GOSPEL LEGACY OF GEORGE FLOYD

The rest of the world knows George Floyd from several minutes of cell phone footage captured during his final hours. But in Houston’s Third Ward, they know Floyd for how he lived for decades—a mentor to a generation of young men and a “person of peace” ushering ministries into the area.

George Floyd Left a Gospel Legacy in Houston
What a loss to the Body of Christ

Before moving to Minneapolis for a job opportunity through a Christian work program, the 46-year-old spent almost his entire life in the historically black Third Ward, where he was called “Big Floyd” and regarded as an “OG,” a de-facto community leader and elder statesmen, his ministry partners say.

Floyd spoke of breaking the cycle of violence he saw among young people and used his influence to bring outside ministries to the area to do discipleship and outreach, particularly in the Cuney Homes housing project, locally known as “the Bricks.”

“George Floyd was a person of peace sent from the Lord that helped the gospel go forward in a place that I never lived in,” said Patrick PT Ngwolo, pastor of Resurrection Houston, which held services at Cuney.

“The platform for us to reach that neighbourhood and the hundreds of people we reached through that time and up to now was built on the backs of people like Floyd,” he told Christianity Today.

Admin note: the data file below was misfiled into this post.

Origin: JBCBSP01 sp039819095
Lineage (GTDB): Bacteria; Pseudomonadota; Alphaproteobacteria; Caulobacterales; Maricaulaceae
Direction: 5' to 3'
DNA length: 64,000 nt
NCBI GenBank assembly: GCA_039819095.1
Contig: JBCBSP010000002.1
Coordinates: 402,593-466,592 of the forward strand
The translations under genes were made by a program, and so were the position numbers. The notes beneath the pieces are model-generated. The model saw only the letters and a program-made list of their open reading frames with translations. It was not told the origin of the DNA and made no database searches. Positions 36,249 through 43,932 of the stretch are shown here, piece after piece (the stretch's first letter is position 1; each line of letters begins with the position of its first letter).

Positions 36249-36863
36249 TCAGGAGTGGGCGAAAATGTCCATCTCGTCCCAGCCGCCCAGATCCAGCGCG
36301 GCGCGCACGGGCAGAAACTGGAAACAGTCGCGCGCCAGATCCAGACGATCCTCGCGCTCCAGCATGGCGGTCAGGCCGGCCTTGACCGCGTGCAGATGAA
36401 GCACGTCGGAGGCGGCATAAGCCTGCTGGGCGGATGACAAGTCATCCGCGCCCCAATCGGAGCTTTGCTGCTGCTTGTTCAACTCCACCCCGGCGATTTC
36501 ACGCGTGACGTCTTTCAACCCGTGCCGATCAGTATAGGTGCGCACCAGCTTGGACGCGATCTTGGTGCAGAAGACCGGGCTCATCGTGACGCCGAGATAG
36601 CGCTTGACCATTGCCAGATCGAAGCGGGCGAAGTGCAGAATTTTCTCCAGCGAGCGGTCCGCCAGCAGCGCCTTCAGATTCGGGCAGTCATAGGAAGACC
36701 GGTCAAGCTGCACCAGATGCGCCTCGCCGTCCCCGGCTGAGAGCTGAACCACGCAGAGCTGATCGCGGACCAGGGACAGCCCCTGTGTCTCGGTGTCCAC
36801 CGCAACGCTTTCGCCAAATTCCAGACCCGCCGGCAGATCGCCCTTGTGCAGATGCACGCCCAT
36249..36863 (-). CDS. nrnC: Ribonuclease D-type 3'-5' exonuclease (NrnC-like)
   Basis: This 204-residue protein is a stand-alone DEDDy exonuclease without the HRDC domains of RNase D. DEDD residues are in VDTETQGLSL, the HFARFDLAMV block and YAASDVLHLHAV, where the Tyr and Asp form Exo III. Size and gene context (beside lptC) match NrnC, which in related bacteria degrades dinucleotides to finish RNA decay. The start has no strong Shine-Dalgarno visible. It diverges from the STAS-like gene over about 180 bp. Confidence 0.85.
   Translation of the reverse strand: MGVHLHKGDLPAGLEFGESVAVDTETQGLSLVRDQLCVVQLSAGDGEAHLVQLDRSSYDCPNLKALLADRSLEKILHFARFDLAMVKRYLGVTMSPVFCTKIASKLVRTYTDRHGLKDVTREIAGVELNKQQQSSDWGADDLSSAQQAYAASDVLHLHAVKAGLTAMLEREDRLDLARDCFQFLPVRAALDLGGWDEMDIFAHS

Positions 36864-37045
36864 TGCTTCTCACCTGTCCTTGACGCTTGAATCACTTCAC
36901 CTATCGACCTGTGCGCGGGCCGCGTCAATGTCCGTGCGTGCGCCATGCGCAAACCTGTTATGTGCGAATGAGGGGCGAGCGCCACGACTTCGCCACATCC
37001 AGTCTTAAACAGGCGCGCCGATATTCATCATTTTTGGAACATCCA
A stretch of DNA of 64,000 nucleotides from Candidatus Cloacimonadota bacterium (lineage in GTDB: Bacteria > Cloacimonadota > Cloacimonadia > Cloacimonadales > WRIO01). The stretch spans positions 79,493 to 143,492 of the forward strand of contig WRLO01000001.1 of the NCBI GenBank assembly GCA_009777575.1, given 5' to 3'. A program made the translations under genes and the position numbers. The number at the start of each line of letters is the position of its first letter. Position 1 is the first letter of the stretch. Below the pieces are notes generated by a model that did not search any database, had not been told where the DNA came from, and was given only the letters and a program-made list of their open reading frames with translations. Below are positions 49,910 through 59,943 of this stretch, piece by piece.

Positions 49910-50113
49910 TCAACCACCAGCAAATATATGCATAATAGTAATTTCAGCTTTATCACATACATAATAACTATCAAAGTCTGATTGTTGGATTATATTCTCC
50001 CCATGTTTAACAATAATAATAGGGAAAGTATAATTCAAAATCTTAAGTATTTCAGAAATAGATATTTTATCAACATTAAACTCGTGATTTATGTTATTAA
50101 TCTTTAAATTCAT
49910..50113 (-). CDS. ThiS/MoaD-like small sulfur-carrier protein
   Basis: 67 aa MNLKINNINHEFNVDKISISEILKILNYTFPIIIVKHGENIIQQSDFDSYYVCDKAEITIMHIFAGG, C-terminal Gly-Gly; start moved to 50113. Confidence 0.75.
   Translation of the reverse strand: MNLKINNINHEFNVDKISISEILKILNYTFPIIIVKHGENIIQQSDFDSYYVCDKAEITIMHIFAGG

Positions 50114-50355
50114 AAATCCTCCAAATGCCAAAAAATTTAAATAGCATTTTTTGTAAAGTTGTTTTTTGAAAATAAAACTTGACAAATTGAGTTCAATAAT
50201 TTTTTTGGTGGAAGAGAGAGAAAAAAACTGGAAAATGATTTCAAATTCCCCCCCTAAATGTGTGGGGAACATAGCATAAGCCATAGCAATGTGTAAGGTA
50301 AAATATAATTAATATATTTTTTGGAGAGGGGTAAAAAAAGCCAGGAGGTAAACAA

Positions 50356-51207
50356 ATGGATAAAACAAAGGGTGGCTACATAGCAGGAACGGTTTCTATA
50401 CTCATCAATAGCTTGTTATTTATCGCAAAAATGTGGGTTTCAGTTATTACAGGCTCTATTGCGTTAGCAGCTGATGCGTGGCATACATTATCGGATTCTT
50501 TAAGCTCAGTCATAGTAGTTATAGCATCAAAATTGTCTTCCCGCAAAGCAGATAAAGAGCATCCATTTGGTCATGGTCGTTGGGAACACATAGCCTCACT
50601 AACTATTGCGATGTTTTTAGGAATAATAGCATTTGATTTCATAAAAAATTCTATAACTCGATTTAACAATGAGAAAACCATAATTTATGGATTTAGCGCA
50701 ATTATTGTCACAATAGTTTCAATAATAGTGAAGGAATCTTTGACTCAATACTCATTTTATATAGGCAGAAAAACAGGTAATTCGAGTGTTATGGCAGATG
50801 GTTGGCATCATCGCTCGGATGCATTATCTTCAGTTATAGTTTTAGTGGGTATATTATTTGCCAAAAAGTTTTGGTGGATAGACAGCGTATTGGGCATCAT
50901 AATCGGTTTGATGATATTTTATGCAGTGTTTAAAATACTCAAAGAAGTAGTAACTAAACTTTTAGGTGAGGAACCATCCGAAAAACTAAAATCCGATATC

“His faith was a heart for the Third Ward that was radically changed by the gospel, and his mission was empowering other believers to be able to come in and push that gospel forth,” said Nijalon Dunn, who was baptized at Cuney. “There are things that Floyd did for us that we’ll never know until the other side of eternity. There were times where we’d have Church at the Bricks until 3 p.m., and by 4:30, they’re firing shots right at the basketball courts.”

Dunn shared pictures of Floyd at his baptism and basketball games. Floyd’s handle included the name “BigFloyd4God.”

Tributes and prayers of lament from fellow Christians rolled in over social media as the news of Floyd’s death spread this week. On Twitter, Davis described Floyd as “the definition of ‘Be the change you want to see’” and shared a video tribute that has been viewed 1.1 million times. Popular Christian hip-hop artist Propaganda reposted the reflections from fellow artists who knew Floyd saying, “He was a friend of my friends.”

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